Like Goldilocks and the Three Bears, finding a bed that's just right for you is key to sleeping better at night. Invest in the best mattress for you, the best sheets you like, and cosy sleepwear. These three elements, on their own, could be your ticket to a better night's sleep.
5. Consider a weighted blanket
You may have heard a buzz recently about weighted blankets. They've been around for a while – originally with more specialist medical uses – and have recently hit the mainstream thanks to their uses in relieving insomnia. Head to our guide to the best weighted blankets for more info, but in essence these are blankets with weights sewn in. The gentle, even pressure against the user's body is supposed to be soothing, like a full-body hug, helping reduce restlessness, promote relaxation and help you fall asleep quickly.
6. Clear your mind before bed
Set aside some time at the end of day for a bedtime routine. This is an opportunity to focus on winding down from the day and introduce your body and mind into a calming and relaxed state. With the world buzzing around us all day, it's common to feel the weight of stress and anxiety at night. To combat this, find an activity like yoga or meditation that helps you clear your mind – or try these breathing exercises designed to calm you down. Many find that making a to-do list for the following day shortened the time needed to fall asleep at night.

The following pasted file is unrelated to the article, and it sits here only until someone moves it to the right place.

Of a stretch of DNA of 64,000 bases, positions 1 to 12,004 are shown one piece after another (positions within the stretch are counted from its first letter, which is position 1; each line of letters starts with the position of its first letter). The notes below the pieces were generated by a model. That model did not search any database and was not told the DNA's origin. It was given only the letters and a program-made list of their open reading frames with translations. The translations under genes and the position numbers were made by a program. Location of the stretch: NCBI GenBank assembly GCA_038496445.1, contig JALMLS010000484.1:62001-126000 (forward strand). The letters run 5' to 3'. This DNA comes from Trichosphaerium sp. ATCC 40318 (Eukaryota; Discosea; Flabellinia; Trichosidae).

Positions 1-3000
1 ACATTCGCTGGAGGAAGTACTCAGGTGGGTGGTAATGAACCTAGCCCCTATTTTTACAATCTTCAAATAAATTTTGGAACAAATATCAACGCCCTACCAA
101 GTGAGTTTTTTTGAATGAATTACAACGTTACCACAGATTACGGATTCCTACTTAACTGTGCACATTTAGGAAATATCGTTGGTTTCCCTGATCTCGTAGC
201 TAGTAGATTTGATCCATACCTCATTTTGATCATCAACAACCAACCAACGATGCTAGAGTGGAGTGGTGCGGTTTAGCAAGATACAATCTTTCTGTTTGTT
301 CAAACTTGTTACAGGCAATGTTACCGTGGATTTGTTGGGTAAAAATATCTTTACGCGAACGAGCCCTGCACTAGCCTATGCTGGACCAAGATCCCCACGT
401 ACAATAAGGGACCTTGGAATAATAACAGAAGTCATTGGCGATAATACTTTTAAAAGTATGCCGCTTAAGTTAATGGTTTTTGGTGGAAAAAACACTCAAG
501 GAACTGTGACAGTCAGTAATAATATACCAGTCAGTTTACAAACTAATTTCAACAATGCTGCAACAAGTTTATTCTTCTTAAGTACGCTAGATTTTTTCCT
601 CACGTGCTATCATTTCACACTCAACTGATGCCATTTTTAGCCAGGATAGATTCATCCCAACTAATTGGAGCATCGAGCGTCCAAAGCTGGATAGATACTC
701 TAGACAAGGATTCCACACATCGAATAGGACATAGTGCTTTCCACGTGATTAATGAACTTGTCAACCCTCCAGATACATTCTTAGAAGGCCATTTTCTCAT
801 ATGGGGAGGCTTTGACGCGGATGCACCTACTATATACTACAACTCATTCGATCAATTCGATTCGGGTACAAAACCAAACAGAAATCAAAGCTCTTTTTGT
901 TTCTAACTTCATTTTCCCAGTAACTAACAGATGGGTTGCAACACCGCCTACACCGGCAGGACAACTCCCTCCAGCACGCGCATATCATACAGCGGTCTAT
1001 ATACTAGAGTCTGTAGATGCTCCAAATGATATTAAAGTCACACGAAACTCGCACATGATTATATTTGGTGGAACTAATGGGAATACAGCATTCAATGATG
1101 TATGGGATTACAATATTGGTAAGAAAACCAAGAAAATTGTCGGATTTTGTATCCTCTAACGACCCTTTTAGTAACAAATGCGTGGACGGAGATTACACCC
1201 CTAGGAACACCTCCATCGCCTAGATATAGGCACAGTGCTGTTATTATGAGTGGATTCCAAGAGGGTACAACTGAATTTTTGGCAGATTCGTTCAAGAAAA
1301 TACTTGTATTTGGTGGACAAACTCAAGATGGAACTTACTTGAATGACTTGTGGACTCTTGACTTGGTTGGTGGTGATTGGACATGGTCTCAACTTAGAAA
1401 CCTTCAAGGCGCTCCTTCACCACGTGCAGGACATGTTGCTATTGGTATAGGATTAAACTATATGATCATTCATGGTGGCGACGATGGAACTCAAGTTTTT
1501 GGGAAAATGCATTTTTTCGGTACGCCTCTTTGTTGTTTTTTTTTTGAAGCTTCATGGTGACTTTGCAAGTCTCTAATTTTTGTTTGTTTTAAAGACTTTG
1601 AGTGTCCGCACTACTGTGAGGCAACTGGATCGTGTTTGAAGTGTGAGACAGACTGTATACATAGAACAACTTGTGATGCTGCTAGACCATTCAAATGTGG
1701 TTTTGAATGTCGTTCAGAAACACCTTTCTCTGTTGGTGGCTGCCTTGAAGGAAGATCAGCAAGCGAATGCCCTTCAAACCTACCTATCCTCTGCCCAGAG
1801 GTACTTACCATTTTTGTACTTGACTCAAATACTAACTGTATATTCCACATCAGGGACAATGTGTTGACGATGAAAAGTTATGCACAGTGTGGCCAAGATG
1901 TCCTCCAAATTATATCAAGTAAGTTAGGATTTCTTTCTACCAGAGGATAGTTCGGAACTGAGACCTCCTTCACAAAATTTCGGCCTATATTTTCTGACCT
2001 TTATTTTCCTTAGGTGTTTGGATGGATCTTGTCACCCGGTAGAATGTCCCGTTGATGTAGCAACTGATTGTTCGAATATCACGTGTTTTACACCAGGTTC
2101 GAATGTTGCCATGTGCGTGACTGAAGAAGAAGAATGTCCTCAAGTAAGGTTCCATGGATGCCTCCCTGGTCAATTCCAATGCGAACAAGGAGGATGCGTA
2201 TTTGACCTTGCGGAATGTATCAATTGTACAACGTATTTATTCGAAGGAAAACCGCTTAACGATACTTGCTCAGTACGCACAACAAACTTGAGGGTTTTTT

7. Stick to a schedule, even on the weekend
While it may seem like the perfect weekend treat to stay up late and sleep in, going to bed significantly later than your normal bedtime and sleeping in can lead to throwing off the circadian rhythm – the body's natural sleep/wake cycle. This may make you feel fantastic and rested during the weekend, however it has potential to throw off your sleep schedule during the rest of the week. To the best of your ability, maintain a similar bedtime and wake up time.
Invest in one of the best alarm clocks to ensure you're up (reasonably) bright and early on your days off. If that sounds too jarring, you could also consider a sunrise lamp (or wake up light) – these gradually light your room to wake you up more naturally.
8. Embrace a bedtime routine
While it may sound monotonous and boring, establishing a bedtime routine you follow every night may be the key to sleeping better. This routine could be as simple as brushing your teeth, doing some light stretching, and then crawling into bed with a book. The act of going through a routine will become a habit of mind and body, indicating to both that the day is winding down and it's time for calm, peaceful relaxation before falling asleep.
9. Exercise during the day
While it may feel counterintuitive to raise heart rate and release endorphins to get better sleep, exercising during the day has shown effective in getting high-quality, restful sleep at night. Individuals who exercised during the day reported less instances of insomnia and less time spent trying to fall asleep. If you're feeling hardcore, you could try a HIIT workout, but if that's a bit much, don't worry. It can be as simple as taking a walk for 30 minutes each day.
Bonus points if this exercise is done outside which provides the body with vitamin D, a known player in getting good sleep (just don't forget the sun cream and sunglasses before you head out the door).